US Fish & Wildlife Service photo
These are the notorious “flying carp” on those unsettling YouTube videos. Like their cousins bighead carp, they are filter feeders, eating mostly algae, as well as zooplankton and detritus. Also like their cousins, their eyes are low on their heads. They are silver and look more streamlined than common carp.
They were imported to remove algae from ponds on catfish farms in the South, but escaped into the Mississippi River watershed.
They are a popular domesticated food fish in Asia. Their flesh is firm and white, with free-floating bones. In an effort to popularize them as a food in the United States, some have taken to calling them “silver fins."
USFWS, La Crosse, Wis., Fisheries
Fish of Missouri ID
New York Times report on invasive carp
USGS Invasive Carp Info
Even though common carp is an invasive species, it’s been in North America for more than a century. It probably originated in Central Asia, but it’s hard to pinpoint, because common carp have been domesticated for thousands of years. It was first domesticated in Asia and was brought to Europe, where it spread quickly, even to Great Britain, where it is now a very popular game fish.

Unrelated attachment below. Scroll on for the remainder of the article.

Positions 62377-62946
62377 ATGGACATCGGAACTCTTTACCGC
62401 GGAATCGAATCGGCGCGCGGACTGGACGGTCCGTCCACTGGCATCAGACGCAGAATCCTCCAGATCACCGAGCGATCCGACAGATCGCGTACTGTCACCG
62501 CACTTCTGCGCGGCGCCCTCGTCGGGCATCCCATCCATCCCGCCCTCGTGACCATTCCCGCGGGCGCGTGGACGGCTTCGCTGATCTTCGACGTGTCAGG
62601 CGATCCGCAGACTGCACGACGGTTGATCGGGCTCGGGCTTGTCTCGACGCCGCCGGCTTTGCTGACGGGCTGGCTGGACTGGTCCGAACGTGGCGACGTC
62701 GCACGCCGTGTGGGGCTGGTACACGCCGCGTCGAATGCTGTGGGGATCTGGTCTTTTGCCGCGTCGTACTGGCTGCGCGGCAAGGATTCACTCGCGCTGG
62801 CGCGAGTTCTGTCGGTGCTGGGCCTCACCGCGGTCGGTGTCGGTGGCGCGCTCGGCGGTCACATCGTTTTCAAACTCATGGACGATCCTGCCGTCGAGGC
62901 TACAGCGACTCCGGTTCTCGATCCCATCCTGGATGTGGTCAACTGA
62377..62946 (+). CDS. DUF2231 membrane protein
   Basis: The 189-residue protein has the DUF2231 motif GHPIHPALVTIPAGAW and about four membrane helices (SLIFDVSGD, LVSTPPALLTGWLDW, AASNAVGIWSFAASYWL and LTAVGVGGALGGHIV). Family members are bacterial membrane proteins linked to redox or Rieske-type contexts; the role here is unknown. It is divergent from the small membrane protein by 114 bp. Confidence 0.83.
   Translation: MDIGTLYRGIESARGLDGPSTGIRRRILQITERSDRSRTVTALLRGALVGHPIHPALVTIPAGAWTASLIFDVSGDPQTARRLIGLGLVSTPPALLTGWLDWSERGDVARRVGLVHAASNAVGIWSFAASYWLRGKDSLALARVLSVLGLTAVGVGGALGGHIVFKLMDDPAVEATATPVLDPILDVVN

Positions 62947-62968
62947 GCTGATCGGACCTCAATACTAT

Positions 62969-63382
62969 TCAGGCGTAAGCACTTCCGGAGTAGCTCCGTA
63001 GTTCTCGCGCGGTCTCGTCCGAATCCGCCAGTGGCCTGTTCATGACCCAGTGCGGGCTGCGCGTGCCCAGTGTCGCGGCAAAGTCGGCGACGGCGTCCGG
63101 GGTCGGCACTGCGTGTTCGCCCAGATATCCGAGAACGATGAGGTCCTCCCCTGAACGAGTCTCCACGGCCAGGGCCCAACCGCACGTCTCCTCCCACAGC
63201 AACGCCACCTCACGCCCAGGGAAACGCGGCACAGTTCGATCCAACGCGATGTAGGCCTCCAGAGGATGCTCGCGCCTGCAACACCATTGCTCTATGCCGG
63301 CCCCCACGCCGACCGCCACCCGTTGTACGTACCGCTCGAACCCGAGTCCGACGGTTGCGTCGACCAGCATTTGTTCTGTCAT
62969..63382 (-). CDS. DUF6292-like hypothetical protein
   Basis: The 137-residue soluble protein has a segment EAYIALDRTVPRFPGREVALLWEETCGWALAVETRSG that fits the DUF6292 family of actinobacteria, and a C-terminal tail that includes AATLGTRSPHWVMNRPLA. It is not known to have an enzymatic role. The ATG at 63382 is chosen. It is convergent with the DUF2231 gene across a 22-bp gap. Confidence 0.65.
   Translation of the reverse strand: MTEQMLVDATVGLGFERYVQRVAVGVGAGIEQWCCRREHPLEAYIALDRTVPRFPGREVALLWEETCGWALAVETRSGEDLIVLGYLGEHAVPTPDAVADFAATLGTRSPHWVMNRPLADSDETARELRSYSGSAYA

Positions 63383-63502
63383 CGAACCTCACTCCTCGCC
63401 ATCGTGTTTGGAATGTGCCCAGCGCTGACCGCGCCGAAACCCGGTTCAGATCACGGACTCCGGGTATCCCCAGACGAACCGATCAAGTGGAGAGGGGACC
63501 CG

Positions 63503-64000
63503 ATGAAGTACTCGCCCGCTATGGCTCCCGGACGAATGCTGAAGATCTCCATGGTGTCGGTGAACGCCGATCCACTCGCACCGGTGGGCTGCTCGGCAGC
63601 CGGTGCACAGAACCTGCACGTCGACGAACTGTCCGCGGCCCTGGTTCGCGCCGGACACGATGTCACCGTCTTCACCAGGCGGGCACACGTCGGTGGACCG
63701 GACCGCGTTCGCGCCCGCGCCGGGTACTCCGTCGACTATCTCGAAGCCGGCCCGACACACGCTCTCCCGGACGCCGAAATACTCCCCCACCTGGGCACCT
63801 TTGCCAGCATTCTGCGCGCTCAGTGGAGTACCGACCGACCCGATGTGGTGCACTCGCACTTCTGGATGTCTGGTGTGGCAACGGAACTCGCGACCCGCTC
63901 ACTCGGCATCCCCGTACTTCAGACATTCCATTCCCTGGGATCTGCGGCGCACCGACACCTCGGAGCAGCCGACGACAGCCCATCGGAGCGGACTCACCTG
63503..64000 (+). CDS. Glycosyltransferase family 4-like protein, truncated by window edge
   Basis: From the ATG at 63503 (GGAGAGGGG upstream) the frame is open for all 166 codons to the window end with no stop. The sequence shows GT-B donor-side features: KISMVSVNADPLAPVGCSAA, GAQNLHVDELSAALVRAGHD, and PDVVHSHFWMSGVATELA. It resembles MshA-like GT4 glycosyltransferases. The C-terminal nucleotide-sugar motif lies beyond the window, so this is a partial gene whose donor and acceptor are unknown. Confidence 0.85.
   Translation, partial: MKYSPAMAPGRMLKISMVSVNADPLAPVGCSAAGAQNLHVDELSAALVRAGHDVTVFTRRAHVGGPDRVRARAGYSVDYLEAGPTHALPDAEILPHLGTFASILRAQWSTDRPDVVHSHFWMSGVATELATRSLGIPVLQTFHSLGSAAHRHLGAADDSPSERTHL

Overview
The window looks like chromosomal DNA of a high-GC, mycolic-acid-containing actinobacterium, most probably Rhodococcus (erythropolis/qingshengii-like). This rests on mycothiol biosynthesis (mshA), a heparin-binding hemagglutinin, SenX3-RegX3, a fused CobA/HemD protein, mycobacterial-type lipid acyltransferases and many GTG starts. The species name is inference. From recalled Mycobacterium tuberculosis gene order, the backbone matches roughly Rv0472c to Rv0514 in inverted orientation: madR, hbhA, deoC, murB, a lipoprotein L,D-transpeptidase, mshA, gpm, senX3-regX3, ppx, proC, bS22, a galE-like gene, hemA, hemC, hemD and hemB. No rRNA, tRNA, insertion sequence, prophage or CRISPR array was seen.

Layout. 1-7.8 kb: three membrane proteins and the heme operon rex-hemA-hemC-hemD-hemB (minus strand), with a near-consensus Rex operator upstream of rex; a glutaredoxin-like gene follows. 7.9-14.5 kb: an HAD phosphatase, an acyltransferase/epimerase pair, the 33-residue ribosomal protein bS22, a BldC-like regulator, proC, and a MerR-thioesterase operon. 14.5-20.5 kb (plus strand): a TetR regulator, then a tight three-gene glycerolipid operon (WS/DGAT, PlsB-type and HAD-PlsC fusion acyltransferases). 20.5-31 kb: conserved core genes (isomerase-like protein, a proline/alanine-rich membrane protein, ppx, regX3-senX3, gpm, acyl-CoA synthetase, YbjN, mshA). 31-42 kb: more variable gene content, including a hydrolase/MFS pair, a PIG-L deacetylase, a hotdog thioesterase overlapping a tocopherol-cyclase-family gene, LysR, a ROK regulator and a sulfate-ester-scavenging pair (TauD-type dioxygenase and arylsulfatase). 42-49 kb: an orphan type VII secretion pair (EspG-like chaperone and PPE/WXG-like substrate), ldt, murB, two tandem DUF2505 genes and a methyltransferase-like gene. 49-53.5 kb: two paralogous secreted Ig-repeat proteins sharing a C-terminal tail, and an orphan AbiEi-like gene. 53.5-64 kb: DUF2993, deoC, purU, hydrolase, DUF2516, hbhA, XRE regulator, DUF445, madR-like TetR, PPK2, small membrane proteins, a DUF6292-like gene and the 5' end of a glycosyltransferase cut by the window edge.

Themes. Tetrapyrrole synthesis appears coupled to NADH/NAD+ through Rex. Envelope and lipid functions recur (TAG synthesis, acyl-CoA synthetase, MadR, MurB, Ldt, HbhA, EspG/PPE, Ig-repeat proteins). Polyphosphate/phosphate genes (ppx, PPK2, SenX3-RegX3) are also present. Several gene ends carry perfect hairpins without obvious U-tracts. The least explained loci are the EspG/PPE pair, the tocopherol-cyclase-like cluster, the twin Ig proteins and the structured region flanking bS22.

When it spread in the other direction, into Japan, growers began selecting it for colors and patterns, developing it into the koi. Despite folklore, goldfish are a different species of carp.
Common carp have whiskers, large scales and a blocky body. Their color and color patterns vary, but they are often olive green, black and/or brass colored. They eat a wide variety of foods, including plants and small animals.
Their flesh is richer and darker than the other Asian carp. Flesh from females carp is usually preferred. It is a popular food in eastern and central Europe, often served as the main dish for Christmas or Christmas Eve dinner. It continues to be a very popular domesticated food fish in Asia.